The Chronicle of Higher Education reports on a new policy change that will make the process of applying for federal student aid less cumbersome. The U.S. Education Department is reducing the percentage of student aid applications that are selected for “verification”—an additional and lengthy review step requiring more paperwork and typically required of 30 percent of Free Application for Federal Student Aid (FAFSA) applicants. Verification is time-consuming and often confusing, especially when students do not have external support. While the intent is to reduce fraud and correct errors, research has found that the administrative burden of verification may outweigh the benefits. Informed by this research and their own data analysis, the Education Department’s Office of Federal Student Aid decided to reduce the percentage of FAFSA filers required to complete verification from 30 percent down to 18 percent. While low-income students will still be disproportionately burdened by verification, the change means that fewer disadvantaged students will have to navigate this red tape. #education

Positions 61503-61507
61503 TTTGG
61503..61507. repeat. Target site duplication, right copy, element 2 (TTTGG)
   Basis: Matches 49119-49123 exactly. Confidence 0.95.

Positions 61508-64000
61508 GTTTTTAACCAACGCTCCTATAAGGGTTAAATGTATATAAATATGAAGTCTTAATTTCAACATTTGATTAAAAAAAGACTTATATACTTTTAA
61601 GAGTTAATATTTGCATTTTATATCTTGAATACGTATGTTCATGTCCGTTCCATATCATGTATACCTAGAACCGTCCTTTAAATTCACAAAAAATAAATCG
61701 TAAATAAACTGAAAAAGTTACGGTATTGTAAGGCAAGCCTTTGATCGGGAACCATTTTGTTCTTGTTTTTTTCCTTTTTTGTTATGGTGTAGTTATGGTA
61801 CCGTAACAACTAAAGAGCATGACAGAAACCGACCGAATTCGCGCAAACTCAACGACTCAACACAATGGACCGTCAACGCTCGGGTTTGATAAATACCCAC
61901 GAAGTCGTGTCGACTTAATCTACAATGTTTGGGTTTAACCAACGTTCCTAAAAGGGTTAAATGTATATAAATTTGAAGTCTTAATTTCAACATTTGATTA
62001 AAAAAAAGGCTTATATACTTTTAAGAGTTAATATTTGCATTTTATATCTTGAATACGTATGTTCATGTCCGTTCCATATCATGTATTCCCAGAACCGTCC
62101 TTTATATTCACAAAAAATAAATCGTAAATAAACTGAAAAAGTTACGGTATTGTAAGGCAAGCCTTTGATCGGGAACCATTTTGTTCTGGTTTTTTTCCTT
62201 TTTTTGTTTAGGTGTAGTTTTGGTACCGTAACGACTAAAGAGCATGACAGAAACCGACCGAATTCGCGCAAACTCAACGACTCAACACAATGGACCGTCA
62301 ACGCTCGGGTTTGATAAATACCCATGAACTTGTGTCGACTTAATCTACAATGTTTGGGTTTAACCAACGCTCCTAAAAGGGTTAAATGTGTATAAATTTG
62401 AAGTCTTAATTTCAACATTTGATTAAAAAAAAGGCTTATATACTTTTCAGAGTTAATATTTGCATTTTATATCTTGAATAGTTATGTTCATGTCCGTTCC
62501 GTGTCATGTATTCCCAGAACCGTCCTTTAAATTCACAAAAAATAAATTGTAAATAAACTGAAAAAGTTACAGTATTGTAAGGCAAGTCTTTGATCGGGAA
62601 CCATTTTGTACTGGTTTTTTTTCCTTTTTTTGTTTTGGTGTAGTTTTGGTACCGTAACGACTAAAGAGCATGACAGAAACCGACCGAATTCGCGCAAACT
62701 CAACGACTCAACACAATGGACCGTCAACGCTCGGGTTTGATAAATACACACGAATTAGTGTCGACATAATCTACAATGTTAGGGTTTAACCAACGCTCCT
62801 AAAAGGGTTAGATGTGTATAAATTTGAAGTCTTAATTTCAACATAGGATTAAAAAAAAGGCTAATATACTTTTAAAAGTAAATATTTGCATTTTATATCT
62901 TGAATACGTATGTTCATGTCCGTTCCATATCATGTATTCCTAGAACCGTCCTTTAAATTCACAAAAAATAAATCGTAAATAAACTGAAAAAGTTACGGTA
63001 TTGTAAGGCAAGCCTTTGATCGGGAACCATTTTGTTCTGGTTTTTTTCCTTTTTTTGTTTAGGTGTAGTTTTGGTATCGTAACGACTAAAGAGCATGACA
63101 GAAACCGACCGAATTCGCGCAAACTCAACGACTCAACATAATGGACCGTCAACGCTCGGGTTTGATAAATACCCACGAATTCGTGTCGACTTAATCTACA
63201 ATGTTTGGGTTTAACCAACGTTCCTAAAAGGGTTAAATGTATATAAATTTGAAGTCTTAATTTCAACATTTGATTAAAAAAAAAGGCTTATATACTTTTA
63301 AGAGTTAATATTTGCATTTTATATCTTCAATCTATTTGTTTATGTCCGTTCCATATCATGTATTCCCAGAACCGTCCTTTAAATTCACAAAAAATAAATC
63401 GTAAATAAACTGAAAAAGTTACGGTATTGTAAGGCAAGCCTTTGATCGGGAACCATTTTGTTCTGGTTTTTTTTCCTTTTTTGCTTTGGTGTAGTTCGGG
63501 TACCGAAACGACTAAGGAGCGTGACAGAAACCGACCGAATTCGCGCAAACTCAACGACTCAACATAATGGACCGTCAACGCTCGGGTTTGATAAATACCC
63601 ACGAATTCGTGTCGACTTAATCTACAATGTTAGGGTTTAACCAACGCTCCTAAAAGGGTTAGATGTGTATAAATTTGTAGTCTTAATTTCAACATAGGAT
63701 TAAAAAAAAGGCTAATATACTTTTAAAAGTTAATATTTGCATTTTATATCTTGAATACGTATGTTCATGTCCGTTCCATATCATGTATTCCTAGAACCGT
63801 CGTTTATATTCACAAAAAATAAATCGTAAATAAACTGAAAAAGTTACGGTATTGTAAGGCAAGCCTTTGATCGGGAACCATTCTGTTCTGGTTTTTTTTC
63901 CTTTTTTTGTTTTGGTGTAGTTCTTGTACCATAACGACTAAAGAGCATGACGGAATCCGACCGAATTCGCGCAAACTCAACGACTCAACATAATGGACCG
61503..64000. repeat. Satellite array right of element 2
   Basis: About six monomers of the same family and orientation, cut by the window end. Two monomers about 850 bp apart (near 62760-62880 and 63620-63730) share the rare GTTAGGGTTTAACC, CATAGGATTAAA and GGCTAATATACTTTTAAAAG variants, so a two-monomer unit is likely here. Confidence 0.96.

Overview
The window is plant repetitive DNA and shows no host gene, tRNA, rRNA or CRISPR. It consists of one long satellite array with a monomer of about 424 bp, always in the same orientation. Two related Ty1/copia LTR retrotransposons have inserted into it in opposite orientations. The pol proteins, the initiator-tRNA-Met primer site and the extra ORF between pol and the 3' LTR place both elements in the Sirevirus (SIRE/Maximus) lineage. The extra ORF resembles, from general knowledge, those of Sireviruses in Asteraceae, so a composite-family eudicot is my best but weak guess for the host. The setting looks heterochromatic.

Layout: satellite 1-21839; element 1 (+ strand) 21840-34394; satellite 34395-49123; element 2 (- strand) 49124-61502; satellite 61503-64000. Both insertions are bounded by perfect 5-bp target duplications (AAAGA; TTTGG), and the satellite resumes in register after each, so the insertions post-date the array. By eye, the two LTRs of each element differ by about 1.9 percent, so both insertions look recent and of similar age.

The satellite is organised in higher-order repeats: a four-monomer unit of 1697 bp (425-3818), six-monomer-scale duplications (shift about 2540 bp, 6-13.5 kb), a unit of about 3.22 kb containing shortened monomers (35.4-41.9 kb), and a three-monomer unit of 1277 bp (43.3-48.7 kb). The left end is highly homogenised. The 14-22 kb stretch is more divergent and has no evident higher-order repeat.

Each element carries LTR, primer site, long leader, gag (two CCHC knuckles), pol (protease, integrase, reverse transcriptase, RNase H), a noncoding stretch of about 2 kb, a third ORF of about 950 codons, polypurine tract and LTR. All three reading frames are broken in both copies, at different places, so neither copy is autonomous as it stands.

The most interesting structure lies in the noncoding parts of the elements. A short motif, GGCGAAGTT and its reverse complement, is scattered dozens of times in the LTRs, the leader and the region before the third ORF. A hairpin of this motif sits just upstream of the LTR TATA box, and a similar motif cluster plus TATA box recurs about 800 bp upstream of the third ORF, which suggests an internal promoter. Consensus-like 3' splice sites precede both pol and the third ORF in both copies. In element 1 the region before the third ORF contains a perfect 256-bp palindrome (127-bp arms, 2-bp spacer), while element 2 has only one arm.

Federal student-aid policy change eases administrative burden for low-income and disadvantaged students
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